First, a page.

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There has been much news coverage of Internet-based crowdfunding recently, including stories about entrepreneurs who have funded diverse projects through donation crowdfunding on popular sites, such as Kickstarter, as well as stories about the developing federal securities laws for investment crowdfunding. With large dedicated pools of alumni, universities and colleges may be particularly well positioned to take advantage of crowdfunding as a means of funding the development of inventions and innovations by their scientists. The securities laws with respect to investment crowdfunding are still evolving and will impact how broadly this trend will be adopted.

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Crowdfunding to Commercialize Inventions and Innovations through Startups - Thomas Sharbaugh

  1. 1.  1995—Two grad students meet at Stanford  1996—Begin work on Internet app  1998—Receive $100k from angel investor  1998—Form company with license of Stanford patent  1999--$25 million of venture capital  2004—IPO market value of $1.67 billion  2004—Stanford yields $336 million
  2. 2. Total Crowdfunding Market
  3. 3.  What is it? › Roots in Crowdsourcing and Microfinance  Wikipedia  Grameen Foundation › Making a big task possible by breaking it down into multiple smaller tasks › Internet is ideal for this
  4. 4.  Many older examples › Jerry Lewis’ Labor Day Telethon › NPR Fund Drives › United States saving bonds
  5. 5. Early adopters: often used by rock groups going on tour •CD of concert •Concert tickets •Back-stage pass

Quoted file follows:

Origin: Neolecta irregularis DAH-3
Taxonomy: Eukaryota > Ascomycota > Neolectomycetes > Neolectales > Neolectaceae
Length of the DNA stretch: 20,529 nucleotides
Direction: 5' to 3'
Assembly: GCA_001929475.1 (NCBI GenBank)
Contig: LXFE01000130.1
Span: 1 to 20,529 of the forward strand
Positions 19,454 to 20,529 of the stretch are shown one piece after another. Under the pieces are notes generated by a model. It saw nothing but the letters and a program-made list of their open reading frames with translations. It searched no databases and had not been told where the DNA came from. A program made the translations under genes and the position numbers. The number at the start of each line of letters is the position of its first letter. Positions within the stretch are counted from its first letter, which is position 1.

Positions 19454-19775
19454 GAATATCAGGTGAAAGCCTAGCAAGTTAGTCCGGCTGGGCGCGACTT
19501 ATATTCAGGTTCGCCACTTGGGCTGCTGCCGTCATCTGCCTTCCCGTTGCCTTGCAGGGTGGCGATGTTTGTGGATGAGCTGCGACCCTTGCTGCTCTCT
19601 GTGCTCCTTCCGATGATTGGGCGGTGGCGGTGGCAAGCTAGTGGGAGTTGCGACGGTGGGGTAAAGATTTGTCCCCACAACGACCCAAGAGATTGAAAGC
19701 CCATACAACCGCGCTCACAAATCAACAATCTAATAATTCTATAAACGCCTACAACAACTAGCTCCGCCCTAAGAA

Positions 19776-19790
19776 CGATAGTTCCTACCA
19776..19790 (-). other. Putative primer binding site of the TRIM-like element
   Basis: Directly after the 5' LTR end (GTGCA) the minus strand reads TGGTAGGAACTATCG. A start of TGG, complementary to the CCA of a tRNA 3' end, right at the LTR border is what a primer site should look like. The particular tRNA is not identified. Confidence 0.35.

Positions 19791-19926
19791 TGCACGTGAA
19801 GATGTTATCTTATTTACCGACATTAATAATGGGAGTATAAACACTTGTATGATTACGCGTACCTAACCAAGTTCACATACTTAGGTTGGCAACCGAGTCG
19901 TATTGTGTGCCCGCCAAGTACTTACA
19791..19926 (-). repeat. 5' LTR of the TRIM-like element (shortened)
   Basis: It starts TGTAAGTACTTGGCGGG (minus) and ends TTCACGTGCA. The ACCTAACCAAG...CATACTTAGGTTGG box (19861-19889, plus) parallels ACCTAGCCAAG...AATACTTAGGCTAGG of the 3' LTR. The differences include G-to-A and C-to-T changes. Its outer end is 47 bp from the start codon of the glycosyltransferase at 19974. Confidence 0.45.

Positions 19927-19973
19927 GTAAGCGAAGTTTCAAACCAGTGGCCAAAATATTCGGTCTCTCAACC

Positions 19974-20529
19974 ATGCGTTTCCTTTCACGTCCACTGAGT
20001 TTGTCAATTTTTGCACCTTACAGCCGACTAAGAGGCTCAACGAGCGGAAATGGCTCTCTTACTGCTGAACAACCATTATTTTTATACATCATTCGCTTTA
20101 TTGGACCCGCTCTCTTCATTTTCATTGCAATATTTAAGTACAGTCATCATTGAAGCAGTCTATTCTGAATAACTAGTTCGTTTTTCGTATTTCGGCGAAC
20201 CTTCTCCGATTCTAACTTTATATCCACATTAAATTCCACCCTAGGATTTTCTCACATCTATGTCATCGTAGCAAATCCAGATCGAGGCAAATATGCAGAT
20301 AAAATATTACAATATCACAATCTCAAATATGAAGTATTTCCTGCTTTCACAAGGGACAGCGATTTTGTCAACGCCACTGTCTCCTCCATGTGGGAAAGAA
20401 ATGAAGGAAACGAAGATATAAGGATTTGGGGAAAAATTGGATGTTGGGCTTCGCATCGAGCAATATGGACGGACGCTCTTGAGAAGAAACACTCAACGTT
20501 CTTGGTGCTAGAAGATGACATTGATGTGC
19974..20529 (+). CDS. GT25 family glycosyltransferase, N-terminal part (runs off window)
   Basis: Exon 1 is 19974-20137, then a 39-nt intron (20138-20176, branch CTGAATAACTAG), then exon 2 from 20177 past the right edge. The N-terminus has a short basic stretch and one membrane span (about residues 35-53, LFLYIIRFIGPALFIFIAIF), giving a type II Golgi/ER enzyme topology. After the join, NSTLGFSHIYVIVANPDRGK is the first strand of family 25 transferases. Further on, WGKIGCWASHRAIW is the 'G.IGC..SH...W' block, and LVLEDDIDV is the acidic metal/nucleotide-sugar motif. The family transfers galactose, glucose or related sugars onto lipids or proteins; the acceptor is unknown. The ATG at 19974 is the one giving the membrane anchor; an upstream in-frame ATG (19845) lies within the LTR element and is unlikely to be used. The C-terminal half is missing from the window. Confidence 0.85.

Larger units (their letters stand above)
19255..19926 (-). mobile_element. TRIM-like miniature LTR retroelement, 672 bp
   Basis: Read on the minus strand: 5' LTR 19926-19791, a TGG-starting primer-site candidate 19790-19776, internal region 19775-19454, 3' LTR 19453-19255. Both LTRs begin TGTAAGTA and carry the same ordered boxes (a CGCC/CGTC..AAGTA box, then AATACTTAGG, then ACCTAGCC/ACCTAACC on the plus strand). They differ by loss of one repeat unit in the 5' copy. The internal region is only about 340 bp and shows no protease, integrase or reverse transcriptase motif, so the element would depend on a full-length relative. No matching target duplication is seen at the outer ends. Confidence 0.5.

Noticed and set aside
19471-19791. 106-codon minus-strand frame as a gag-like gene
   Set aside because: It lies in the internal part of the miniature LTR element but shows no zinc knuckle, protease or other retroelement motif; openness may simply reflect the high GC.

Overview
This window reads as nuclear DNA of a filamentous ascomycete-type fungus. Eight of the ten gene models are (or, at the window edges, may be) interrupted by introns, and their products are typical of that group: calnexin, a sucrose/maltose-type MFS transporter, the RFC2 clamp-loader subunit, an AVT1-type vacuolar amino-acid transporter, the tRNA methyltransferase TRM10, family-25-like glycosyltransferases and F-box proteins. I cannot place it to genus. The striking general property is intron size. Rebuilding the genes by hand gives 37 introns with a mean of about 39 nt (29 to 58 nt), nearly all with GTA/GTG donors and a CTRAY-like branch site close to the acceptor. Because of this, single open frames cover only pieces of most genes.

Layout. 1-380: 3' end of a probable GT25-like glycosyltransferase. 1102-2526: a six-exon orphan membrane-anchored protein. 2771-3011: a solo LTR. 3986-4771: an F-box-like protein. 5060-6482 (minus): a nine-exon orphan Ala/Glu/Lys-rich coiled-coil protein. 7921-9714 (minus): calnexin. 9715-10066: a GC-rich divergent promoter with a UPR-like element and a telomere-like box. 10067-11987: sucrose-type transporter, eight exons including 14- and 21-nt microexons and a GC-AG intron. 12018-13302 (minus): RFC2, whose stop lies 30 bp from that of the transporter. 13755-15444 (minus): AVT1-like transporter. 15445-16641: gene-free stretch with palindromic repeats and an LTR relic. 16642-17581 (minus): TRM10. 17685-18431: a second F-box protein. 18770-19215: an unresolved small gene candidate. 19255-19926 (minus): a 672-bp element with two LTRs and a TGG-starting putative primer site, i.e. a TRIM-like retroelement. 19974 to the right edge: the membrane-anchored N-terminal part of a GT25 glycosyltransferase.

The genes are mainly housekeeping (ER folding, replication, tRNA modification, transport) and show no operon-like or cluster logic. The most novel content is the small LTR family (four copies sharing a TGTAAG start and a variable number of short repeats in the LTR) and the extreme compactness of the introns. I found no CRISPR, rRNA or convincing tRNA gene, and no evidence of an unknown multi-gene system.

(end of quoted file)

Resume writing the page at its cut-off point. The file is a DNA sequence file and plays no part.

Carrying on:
6. 6. Crowdfunding Donation Investment
  7. 7.  Donation crowdfunding › Kickstarter, Indiegogo, RocketHub and more › Rewards are often included  Similar to an NPR fund drive › University programs typically have nominal rewards
  8. 8.  Donation crowdfunding › All or nothing vs. keep it all › Platform/credit card fees—8% to 10% › Huge marketing/public relations burden  Social media
  9. 9.  Risk of “cannibalizing” University contributions › Loyal pool of potential donors › Target other potential donors  Non-alumni  Alumni non-givers  Millenials/recent grads › Increases donor base for future contributions
  10. 10. University Donation CF Specific Non- Research Projects Annual Fund Specific Research Projects
  11. 11. Unrestricted Contributions to Annual Fund • Specific time period • Columbia • Vassar
  12. 12. Contributions to Diverse Student Projects • Band uniforms • Campus flood • Sports team • Philanthropic trip
  13. 13.  Research-specific donation Crowdfunding › University’s own site, or › Independent academic platforms  Experiment.com  Petridish.org  Fundageek.com--closed
  14. 14.  Research-specific donation crowdfunding › Promotional efforts are essential  Social media  Possible use of University donor lists › Rewards
  15. 15.  Research-specific donation crowdfunding › Tax-deductions  Up to 40% “discount”  Cannot contribute to benefit specific individual